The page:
Olympia oysters (Ostrea lurida) are the only native oyster species along the California coastline. Their populations have declined across their native range due to overharvest and habitat degradation. In Monterey Bay’s Elkhorn Slough, the remaining wild oyster population is small and newly-settled juvenile oysters have not been found since 2012—but the reason why is unclear. As adult oyster numbers dwindle, it becomes more difficult for reproduction to succeed. Recently, conservation aquaculture was shown to have potential to replenish wild oyster populations in Elkhorn Slough. However, in order to successfully restore the wild population for the future, outplanted oysters will need to reproduce.
This study aims to build a better understanding of the physiology, including growth and reproduction, of Olympia oysters, and to find out why reproductive failures have been occurring in Elkhorn Slough. Specifically, the study will focus on the energetics and metabolism of captive-reared Olympia oysters. The researchers will study metabolic rates of oysters at different life stages to understand which stages could be bottlenecks that influence survival. The study will also assess food, temperature, and turbidity conditions to understand how Olympia oysters will fare in current and future habitat conditions in Elkhorn Slough.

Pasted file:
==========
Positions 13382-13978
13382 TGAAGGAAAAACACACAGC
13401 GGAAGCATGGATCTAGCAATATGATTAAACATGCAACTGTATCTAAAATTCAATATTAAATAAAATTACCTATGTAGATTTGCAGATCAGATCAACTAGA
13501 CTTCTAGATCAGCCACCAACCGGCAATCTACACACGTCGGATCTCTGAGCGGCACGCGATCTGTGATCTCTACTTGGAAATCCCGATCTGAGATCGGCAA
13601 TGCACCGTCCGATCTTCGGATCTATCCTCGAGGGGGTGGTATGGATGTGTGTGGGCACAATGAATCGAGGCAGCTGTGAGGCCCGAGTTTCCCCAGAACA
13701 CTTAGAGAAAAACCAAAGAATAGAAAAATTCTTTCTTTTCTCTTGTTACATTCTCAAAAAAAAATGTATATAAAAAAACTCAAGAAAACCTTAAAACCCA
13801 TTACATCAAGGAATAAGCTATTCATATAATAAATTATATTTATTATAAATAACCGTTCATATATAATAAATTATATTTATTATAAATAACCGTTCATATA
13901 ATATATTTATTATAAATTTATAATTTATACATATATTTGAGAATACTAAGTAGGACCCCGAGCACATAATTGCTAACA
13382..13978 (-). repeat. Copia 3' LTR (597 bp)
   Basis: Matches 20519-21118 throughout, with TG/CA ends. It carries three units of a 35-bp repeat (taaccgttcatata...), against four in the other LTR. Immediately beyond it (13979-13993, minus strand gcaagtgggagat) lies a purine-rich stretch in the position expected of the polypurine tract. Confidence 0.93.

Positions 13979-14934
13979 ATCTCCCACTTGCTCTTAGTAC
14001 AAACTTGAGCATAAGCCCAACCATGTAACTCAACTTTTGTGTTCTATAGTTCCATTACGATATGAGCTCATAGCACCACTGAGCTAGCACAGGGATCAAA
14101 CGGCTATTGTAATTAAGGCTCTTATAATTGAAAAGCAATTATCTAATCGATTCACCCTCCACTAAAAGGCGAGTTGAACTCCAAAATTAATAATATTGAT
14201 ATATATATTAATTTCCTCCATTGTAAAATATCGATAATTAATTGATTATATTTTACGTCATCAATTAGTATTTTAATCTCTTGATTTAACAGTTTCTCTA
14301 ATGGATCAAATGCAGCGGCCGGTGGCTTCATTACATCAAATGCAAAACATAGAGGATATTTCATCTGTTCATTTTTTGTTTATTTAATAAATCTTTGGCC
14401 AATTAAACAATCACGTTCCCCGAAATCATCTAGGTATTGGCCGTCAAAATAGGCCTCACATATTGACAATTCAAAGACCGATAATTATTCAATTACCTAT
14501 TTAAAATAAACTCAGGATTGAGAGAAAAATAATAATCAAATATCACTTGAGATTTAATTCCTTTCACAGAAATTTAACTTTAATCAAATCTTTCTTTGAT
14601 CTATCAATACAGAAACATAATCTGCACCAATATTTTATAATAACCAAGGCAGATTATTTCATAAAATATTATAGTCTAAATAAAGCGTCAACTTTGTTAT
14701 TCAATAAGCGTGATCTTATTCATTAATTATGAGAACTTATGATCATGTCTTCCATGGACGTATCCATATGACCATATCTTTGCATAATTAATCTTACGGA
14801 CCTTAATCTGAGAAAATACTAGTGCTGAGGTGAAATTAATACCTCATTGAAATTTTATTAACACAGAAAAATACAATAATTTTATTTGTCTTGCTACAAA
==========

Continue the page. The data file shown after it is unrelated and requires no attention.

Results of the study will be of interest both to restoration efforts in Elkhorn Slough and potentially more broadly along the West Coast. They will also be shared with commercial growers, who are interested in adding Olympia oysters to their portfolios as a local, native offering.